Internet Shakespeare Editions

Author: William Shakespeare
Editor: Janelle Jenstad
Not Peer Reviewed

The Merchant of Venice (Quarto 1, 1600)

the Merchant of Venice.
Builds in the weather on the outward wall,
1095Euen in the force and rode of casualty.
I will not choose what many men desire,
Because I will not iumpe with common spirits,
And ranke me with the barbarous multitudes.
Why then to thee thou siluer treasure house,
1100Tell me once more what title thou doost beare;
Who chooseth me shall get as much as he deserues,
And well sayde to; for who shall goe about
To cosen Fortune, and be honourable
without the stampe of merrit, let none presume
1105To weare an vndeserued dignity:
O that estates, degrees, and offices,
were not deriu'd corruptly, and that cleare honour
were purchast by the merrit of the wearer,
How many then should couer that stand bare?
1110How many be commaunded that commaund?
How much low peasantry would then be gleaned
From the true seede of honour? and how much honour
Pickt from the chaft and ruin of the times,
To be new varnist; well but to my choise.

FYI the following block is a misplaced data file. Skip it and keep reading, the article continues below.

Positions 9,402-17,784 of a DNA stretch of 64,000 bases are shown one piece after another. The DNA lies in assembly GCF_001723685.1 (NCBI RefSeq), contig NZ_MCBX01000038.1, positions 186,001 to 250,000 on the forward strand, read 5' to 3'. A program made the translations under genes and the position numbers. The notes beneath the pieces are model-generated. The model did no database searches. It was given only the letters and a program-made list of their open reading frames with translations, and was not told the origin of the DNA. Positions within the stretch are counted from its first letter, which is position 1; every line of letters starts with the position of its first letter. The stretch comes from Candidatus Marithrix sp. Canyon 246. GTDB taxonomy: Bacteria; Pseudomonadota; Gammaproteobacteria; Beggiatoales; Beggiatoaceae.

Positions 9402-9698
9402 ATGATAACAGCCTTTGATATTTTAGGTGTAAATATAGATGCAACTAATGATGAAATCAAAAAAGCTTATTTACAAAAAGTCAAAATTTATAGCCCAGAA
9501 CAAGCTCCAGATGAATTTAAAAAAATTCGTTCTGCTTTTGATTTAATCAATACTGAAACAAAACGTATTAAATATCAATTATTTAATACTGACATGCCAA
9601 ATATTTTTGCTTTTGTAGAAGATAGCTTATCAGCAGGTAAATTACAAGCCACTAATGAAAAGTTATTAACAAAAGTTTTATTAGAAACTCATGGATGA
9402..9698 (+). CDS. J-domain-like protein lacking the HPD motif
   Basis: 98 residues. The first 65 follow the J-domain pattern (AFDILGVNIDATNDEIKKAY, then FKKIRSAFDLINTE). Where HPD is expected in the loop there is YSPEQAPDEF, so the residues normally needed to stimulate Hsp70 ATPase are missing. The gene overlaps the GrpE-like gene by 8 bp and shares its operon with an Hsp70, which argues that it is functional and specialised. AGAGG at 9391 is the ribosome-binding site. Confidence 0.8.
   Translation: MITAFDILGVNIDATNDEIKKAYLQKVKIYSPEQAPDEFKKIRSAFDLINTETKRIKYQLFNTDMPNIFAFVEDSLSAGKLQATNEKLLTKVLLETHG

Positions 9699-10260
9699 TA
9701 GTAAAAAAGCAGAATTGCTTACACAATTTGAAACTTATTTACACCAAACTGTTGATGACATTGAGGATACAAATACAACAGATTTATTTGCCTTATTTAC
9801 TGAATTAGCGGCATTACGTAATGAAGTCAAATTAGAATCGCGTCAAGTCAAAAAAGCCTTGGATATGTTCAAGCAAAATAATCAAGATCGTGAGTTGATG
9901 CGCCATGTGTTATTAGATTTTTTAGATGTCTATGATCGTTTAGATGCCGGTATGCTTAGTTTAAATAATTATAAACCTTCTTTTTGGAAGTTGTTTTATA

1115Who chooseth me shall get as much as he deserues,
I will assume desert; giue me a key for this,
And instantly vnlocke my fortunes heere.
Portia. Too long a pause for that which you finde there.
Arrag. What's heere, the pourtrait of a blinking idiot
1120Presenting me a shedule, I will reade it:
How much vnlike art thou to Portia?
How much vnlike my hopes and my deseruings.
Who chooseth me, shall haue as much as he deserues?
Did I deserue no more then a fooles head,
1125Is that my prize, are my deserts no better?
Portia. To offend and iudge are distinct offices,
And of opposed natures.
Arrag. What is heere?
The fier seauen times tried this,
1130Seauen times tried that iudement is,
E. That